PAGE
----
Heady praise at HTMLGIANT for George Anderson: Notes for a Love Song in Imperial Time and Peter Dimock in general.
But leaving aside the novel’s structure, it has a special quality in its DNA: It invites—and requires—re-reading. There are countless writers today producing well-written and entertaining novels that one reads, but forgets, as soon as the last page is turned. Dimock is clearly different, though what he does is not so clear.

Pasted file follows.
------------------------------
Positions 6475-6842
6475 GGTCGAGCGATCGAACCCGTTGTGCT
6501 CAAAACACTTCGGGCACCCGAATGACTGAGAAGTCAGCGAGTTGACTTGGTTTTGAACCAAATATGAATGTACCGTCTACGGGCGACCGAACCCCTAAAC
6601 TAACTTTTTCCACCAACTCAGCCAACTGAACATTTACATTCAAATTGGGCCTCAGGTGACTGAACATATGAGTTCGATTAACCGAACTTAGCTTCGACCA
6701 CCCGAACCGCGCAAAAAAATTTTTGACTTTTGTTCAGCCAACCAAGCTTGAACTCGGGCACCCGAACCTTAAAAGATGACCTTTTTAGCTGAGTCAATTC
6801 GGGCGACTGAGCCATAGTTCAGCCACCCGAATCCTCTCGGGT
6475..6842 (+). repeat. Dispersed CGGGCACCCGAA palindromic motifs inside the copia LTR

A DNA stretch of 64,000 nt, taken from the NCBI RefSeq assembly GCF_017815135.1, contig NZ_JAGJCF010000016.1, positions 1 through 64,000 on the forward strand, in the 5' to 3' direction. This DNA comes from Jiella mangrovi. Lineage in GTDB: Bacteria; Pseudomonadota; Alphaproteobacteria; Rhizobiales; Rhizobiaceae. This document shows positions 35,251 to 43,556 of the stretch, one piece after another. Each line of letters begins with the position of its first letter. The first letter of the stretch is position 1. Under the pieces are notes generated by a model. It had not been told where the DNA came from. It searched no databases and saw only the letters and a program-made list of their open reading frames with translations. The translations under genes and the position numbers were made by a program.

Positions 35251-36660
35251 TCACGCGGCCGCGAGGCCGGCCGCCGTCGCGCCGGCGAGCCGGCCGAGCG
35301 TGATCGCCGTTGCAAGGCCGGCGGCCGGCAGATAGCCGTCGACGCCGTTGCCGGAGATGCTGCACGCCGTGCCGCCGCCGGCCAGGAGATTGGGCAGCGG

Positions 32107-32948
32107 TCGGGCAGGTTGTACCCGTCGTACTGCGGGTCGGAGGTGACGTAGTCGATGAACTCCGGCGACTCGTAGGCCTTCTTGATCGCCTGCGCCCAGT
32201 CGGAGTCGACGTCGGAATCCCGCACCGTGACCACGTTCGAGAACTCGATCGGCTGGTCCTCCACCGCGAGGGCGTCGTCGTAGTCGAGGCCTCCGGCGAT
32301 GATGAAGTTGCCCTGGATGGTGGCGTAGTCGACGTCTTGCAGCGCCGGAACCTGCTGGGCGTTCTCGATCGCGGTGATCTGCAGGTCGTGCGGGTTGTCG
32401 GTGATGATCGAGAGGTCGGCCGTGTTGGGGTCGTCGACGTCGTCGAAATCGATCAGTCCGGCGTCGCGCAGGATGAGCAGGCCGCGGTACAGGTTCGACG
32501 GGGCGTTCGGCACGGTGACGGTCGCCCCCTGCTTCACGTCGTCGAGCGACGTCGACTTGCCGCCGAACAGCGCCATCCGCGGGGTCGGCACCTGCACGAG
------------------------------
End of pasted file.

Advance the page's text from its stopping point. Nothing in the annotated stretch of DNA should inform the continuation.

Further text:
Now Dimock has produced a new novel, with a new narrator and a new method that doubles down on the wager that its puzzling surface will convince the reader to re-read a complex text as he gradually locates cracks and instability in the novel’s representations. Something happens within the reader who makes that attempt. In the afterword to George Anderson: Notes for a Love Song in Imperial Time, Dimock states quite plainly, “I [am] convinced…that Americans lack a language adequate to the history we are now living.” Dimock’s novel proposes a new path and opens a door to it.